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Turkey calls on China to shut down Uighur "concentration camps"

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People protest against the treatment of Uighur Muslims by the Chinese government in Bandung Indonesia

"We took notice of Turkey's foreign ministry spokesman's claims". Turkey depends on Chinese financing for major infrastructure projects, while China sees Turkey as an important link in its gargantuan Belt and Road project to expand its economic reach overseas.

A United Nations panel of experts has said that almost one million Uighurs and other Turkic-speaking minorities had been herded into "re-education camps" in China's northwestern Xinjiang region, where most of the country's more than 10 million Uighurs live.

But a spokesman from China's embassy in Turkey said the idea China was violating human rights was "totally inconsistent with the facts and are totally unacceptable to China".

She said envoys and journalists from more than 10 countries were invited to visit Xinjiang's vocational education and training centers last month.

Reports of a prominent poet and musician from the minority being tortured to death in prison further circulated, leading China to release a 25 second video of the poet, 57-year-old Abdurehim Heyit, showcasing that he was "in good health".

According to Human Rights Watch, during the next session of the Human Rights Council, from February 25 to March 22, 2019, the Council will consider the outcome report of China's November 2018 Universal Periodic Review, at which Chinese officials denied allegations of grave human rights violations in Xinjiang.

Xinjiang has come under intensifying police surveillance in recent years following repeated riots, bombings and attacks on Chinese security forces and civilians.

Foreign ministry spokeswoman Hua Chunying said the video of Abdurehim Heyit issued by state media showed Turkey's statement was an "absurd lie".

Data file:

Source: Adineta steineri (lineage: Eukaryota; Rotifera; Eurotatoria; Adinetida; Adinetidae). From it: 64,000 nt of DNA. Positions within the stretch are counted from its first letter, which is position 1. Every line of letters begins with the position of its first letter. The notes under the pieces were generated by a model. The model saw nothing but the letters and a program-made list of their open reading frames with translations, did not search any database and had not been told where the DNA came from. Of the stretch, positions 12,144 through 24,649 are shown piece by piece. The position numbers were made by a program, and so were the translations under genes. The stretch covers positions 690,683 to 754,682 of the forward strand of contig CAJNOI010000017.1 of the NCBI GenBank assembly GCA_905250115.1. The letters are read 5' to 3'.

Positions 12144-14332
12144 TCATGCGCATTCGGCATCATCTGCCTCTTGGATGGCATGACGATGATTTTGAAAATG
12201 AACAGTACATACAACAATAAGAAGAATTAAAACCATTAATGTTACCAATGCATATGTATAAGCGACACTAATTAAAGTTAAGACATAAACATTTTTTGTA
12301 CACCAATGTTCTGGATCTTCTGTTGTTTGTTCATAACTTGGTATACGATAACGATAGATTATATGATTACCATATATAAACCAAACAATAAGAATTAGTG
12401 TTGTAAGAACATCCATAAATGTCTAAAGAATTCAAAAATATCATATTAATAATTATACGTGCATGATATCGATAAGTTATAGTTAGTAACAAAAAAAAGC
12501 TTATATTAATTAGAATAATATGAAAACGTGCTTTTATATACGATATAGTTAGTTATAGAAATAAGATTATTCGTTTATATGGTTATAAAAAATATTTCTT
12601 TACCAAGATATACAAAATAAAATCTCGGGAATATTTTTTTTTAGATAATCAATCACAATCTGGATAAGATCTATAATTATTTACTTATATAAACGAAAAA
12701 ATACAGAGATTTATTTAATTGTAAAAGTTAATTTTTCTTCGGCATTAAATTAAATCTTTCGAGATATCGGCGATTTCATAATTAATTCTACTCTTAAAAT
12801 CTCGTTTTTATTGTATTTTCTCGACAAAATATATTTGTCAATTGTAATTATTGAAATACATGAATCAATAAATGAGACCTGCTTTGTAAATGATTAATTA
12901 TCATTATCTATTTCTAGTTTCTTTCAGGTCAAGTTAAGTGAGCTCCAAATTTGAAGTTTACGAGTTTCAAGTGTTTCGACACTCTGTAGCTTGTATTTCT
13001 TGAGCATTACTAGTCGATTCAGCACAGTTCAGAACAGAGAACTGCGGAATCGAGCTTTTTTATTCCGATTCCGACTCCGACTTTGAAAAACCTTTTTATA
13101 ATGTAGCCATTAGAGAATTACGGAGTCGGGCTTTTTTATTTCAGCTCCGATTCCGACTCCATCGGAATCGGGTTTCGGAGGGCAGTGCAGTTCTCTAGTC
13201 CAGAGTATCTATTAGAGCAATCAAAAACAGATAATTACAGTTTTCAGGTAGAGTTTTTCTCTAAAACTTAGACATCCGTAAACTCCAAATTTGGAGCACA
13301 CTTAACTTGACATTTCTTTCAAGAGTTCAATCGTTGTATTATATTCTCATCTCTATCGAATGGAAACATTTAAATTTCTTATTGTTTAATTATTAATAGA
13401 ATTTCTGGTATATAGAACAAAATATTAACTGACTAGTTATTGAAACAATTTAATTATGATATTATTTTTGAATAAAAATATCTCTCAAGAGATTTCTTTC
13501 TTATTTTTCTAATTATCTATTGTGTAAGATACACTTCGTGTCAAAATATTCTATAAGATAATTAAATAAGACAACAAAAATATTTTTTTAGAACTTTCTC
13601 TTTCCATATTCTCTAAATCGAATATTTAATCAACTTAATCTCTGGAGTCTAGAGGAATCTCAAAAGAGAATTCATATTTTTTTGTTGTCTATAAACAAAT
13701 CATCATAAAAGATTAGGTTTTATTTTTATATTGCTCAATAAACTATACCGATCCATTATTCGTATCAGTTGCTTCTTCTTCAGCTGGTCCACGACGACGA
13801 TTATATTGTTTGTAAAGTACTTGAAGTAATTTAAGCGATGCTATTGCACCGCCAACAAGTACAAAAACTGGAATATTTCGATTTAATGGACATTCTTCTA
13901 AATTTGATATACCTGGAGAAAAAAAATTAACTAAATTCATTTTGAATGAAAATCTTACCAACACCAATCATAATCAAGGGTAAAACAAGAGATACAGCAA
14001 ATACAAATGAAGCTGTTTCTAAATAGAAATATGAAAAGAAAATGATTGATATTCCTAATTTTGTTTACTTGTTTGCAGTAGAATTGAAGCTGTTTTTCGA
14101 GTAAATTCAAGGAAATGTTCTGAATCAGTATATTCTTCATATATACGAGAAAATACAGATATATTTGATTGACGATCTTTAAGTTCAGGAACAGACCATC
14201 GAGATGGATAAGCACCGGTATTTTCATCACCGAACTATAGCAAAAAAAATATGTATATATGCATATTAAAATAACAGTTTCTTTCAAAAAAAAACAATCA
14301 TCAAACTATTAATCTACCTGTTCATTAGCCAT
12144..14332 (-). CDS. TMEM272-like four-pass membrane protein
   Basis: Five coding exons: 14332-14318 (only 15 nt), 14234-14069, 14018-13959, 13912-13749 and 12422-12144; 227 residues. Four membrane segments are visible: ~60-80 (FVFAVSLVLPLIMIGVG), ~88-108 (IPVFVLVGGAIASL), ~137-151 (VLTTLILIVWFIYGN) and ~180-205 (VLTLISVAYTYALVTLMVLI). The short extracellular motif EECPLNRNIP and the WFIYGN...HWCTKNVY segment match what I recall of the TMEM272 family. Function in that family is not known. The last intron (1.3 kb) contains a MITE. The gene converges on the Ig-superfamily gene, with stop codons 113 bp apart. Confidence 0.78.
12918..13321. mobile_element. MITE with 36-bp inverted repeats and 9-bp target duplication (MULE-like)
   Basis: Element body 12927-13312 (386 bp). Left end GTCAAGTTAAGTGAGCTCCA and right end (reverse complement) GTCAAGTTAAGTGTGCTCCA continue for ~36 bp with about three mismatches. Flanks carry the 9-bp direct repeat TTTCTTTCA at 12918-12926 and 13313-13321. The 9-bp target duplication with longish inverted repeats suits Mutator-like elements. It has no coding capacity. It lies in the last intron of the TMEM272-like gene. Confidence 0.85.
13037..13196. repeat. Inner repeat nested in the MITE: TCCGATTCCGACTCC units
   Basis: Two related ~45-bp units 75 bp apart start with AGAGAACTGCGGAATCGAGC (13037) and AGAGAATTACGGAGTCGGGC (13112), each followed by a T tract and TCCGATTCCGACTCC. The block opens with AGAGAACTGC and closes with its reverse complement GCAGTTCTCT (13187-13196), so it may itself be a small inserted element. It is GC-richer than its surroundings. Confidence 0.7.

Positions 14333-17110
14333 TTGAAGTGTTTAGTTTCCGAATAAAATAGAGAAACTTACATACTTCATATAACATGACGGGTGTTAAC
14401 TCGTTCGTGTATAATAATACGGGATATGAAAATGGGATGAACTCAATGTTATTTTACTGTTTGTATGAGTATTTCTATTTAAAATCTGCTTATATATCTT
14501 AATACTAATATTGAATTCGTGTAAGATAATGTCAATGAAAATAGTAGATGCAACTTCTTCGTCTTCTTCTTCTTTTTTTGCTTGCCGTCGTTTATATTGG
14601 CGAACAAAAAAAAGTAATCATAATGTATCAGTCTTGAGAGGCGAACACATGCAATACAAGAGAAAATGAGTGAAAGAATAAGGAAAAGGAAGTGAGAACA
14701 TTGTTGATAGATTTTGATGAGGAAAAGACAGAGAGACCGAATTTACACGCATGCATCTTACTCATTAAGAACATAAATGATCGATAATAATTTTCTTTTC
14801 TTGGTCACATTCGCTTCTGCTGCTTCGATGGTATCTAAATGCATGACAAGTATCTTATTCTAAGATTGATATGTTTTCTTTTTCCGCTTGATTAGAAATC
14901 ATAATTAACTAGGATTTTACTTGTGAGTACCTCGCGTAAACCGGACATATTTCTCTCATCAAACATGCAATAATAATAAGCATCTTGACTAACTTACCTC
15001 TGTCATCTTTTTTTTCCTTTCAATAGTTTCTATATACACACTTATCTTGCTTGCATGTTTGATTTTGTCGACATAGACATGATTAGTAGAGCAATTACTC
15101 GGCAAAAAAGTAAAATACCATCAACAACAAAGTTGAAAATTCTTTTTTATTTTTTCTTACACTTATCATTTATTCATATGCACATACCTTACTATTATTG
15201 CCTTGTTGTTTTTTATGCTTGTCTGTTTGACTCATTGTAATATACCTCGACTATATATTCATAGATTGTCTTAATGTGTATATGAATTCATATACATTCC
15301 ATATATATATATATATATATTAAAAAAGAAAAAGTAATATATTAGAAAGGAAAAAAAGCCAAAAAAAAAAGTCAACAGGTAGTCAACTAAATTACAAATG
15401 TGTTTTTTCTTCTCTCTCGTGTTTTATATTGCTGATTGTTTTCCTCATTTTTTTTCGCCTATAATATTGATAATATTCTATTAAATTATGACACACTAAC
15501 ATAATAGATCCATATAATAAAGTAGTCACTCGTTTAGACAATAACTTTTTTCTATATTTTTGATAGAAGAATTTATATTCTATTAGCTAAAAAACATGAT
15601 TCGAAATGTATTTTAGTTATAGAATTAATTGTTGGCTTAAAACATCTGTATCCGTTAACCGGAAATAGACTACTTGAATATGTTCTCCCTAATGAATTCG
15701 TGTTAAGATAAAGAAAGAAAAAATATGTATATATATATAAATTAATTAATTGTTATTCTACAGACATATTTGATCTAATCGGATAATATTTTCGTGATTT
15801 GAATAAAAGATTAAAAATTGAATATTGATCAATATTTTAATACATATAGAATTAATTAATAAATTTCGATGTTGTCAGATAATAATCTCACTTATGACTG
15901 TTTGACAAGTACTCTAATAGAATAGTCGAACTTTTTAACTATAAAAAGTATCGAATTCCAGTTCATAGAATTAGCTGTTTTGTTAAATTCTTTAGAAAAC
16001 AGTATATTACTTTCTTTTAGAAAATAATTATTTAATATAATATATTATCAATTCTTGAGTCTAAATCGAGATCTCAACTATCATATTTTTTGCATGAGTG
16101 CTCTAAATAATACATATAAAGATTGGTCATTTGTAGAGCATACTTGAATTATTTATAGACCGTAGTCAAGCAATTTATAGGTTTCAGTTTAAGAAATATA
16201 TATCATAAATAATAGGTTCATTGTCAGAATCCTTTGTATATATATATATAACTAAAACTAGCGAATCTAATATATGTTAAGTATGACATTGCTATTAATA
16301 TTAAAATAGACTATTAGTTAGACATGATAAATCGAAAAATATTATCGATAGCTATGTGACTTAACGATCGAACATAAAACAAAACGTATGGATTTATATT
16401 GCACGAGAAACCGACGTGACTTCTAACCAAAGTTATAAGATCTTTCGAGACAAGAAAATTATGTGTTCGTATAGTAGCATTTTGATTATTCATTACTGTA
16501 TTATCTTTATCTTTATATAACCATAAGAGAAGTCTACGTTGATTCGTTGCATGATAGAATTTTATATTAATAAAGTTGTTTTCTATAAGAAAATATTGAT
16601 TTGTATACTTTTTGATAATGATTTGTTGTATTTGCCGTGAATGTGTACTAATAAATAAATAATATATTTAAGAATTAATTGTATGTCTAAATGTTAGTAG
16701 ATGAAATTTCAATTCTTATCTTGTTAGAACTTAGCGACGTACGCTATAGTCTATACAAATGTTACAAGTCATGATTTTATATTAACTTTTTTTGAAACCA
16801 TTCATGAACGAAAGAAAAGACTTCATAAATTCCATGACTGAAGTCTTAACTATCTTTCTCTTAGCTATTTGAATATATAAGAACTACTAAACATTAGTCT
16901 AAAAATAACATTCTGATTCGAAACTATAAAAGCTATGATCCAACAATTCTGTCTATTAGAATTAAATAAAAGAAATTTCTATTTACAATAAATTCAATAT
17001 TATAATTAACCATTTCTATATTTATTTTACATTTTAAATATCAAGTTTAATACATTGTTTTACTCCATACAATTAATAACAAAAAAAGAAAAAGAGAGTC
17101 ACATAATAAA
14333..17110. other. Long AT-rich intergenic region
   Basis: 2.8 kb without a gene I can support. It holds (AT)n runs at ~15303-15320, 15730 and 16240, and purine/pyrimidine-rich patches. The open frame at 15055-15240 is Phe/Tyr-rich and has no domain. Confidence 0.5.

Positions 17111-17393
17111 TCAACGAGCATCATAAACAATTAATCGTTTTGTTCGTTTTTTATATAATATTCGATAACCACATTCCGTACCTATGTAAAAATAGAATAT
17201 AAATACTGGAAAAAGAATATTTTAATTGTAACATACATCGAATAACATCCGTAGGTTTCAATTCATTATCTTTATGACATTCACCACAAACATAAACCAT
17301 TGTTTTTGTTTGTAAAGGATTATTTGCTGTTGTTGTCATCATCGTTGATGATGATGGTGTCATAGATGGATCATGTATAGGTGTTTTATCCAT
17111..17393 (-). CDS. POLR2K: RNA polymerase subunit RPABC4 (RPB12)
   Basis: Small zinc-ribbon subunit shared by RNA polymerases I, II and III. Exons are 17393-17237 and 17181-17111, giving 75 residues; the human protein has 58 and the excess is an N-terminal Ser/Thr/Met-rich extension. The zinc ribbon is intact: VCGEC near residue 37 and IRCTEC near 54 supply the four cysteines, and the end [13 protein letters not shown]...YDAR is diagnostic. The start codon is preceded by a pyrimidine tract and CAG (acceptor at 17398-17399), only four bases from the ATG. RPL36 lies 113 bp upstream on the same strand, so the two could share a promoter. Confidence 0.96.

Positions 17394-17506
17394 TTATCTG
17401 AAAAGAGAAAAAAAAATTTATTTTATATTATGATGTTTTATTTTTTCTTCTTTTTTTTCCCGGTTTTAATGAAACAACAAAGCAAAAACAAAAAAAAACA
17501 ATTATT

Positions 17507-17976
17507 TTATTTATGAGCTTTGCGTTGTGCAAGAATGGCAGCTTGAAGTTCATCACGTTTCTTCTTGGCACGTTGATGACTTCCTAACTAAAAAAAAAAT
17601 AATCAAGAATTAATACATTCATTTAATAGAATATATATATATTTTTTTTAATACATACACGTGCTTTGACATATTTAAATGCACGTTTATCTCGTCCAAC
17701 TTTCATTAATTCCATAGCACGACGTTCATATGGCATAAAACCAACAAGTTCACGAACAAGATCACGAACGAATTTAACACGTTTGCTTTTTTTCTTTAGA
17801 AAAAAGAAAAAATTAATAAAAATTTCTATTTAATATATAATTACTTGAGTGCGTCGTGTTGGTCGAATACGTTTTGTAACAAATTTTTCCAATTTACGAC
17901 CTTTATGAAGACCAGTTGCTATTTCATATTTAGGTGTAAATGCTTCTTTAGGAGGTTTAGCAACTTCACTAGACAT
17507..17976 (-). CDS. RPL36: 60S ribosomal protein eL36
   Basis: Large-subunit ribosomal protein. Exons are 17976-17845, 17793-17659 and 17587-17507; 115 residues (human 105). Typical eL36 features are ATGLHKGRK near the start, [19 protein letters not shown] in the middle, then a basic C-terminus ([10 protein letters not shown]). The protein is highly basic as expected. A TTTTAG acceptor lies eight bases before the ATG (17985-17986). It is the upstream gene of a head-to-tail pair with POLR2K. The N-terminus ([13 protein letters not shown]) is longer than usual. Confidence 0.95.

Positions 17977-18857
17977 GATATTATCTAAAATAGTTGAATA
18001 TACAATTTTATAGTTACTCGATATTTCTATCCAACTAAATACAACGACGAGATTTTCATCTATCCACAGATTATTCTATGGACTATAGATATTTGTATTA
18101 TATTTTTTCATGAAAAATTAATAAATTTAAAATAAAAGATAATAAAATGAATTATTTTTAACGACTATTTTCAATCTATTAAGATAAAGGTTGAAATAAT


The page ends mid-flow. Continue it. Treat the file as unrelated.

"I'm now in good health", he says, and after a pause, adds: "and have never been abused".

Hua on Monday called Turkey's statement 'a very bad mistake'.

Beijing faces growing worldwide pressure over its so-called "de-radicalisation" programme in its far western province.

Reuters was unable to independently confirm the authenticity of the video.

If they are still alive, the posts said, the Chinese government should release videos of them too.

Chinese state media have a long history of broadcasting confessions by both Chinese and foreign citizens who afterward say they were compelled to participate against their will and forced to read a script.

The Uighurs are a Muslim Turkic-speaking minority based in the north-west Xinjiang region of China.

"We hope the Turkish side will correctly look at China's policy and efforts and use actions to enhance mutual trust and cooperation", he said.

Detainees who most vigorously criticise the people and things they love are rewarded, and those who refuse to do so are punished with solitary confinement, beatings and food deprivation.

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